Between a Rock and a Hard Place: Getting Clear on the Problem of Consciousness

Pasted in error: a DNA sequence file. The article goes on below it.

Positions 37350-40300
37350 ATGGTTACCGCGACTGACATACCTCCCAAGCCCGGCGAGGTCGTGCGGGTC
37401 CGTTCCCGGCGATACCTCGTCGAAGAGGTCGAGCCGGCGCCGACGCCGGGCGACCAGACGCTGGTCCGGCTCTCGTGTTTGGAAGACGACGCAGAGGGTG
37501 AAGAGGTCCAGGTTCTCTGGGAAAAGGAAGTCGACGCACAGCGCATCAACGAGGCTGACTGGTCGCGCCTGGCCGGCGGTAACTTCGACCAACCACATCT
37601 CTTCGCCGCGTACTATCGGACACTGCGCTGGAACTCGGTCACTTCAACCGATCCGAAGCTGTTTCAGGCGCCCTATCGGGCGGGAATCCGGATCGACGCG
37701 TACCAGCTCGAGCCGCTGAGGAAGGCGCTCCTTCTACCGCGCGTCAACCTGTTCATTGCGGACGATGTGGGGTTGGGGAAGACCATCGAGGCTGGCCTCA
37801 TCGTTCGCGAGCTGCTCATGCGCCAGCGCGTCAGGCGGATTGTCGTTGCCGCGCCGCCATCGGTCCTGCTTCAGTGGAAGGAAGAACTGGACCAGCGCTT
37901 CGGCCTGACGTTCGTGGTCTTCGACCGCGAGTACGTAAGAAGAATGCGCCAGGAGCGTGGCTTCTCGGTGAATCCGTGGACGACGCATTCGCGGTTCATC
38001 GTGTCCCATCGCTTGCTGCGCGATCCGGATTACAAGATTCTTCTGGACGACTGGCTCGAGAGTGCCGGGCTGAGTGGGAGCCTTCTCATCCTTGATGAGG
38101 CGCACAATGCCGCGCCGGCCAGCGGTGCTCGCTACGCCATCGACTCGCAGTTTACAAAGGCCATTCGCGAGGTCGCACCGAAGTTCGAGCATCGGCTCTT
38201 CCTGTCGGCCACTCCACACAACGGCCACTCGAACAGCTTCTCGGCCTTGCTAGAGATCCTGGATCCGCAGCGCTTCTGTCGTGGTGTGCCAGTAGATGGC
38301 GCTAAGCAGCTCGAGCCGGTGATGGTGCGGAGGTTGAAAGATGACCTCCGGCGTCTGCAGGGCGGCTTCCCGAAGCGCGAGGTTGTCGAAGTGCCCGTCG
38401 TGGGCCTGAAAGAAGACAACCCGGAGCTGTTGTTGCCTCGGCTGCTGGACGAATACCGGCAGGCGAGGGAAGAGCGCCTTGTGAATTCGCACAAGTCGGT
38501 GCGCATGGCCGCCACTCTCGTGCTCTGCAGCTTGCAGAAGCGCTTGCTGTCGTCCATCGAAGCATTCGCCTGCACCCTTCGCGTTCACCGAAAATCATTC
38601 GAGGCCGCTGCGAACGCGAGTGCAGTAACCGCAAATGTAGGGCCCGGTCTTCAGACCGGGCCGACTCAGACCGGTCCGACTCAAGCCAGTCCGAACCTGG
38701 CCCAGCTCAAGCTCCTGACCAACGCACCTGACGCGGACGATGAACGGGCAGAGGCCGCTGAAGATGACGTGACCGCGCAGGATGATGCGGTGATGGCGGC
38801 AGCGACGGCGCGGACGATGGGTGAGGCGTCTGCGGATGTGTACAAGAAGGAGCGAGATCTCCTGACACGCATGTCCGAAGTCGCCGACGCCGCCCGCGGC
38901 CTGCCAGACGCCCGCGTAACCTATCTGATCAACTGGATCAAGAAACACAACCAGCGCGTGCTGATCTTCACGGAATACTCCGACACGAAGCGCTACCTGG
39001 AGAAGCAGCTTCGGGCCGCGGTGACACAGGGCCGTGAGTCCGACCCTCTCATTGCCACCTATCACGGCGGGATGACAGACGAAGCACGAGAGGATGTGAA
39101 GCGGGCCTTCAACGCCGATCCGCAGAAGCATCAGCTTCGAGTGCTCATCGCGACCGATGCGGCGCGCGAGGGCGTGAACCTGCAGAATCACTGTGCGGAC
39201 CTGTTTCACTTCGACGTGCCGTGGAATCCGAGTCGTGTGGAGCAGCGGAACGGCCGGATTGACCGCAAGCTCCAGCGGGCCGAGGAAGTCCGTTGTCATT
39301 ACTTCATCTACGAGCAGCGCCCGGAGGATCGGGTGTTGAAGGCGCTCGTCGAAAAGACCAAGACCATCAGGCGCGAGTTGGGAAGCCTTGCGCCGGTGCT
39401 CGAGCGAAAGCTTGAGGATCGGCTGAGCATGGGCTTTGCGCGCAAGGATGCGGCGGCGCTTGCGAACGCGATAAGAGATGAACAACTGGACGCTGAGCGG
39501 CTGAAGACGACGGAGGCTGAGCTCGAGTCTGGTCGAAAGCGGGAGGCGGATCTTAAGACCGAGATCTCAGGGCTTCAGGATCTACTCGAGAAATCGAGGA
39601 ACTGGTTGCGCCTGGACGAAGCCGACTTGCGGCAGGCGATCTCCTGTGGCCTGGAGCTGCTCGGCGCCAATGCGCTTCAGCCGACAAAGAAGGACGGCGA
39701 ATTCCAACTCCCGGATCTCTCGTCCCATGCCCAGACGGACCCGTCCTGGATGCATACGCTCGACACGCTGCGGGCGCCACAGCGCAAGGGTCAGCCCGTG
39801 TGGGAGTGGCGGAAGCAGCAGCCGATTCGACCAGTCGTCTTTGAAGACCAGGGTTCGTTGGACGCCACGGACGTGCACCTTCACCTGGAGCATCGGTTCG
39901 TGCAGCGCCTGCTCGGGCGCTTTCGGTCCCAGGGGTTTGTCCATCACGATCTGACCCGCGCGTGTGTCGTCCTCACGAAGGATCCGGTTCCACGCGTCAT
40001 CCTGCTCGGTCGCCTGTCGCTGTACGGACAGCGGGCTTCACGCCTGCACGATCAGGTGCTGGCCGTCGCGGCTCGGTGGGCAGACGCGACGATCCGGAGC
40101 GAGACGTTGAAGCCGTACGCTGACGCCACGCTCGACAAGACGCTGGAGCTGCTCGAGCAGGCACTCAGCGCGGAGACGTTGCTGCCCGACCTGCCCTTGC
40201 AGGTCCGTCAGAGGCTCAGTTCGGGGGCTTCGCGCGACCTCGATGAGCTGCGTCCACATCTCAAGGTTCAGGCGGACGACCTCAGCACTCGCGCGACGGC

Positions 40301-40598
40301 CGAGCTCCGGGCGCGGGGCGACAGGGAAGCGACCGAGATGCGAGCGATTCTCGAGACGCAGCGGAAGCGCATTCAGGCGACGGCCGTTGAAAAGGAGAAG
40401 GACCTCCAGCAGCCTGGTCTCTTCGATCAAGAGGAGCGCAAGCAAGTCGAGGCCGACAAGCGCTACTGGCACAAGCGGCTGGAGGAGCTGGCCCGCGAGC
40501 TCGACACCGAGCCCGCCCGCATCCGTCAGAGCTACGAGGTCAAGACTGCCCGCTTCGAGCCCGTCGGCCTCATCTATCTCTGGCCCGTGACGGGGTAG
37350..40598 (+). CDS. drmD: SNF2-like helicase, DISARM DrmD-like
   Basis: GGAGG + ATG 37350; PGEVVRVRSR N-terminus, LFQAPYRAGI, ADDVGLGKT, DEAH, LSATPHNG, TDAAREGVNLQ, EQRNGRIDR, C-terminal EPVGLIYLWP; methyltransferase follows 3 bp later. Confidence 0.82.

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A new name for an old problem, the “hard problem of consciousness” is perhaps the most controversial issue in the contemporary philosophy of mind. The problem, posed by non-reductivists like Chalmers, is: how do the phenomenal qualities of our conscious experience stand in relation to a physical world that seems logically compatible with their absence? But there is no agreement over what precisely this question is asking about (viz., “phenomenal qualities”), or whether the apparently non-physical explanandum is a real one. At the root of the intractability is the particular way that we have come to think about the question, presupposing i) that the conscious explanandum is an ontological one and thus ii) that the sense in which it exists (as an inner entity) should be straightforward. These assumptions are overturned in the following account in which I argue that the qualitative contents of our experience are in the world, not the ontological mind. I argue that neither the non-reductivist nor the eliminitivist, on analysis, need disagree about this. In Chapter Two, I argue that what the non-reductivist really wants to preserve are the qualities of the world that are invisible to an ontological picture made in terms of scientific unobservables, or trans-experiential physical structures and processes. The eliminitivist, on the other hand, is merely interested in denying the ontologization of these qualities as properties of the ontological mind. On this interpretation, non-reductivists and eliminitivists can be seen to mutually support a solution to the traditional mind-body problem in the form of the non-reductive, non-ontological account of consciousness that I will offer in this thesis: non-reductive, because the properties of our experience are not illegitimately denied (or reduced), and non-ontological because they are not thereby hypostatized (or ontologized). Rather, they are left in the “neutral” public realm where—from a Wittgensteinian perspective—the meanings of the problematic terms of mind-body discourse are fixed.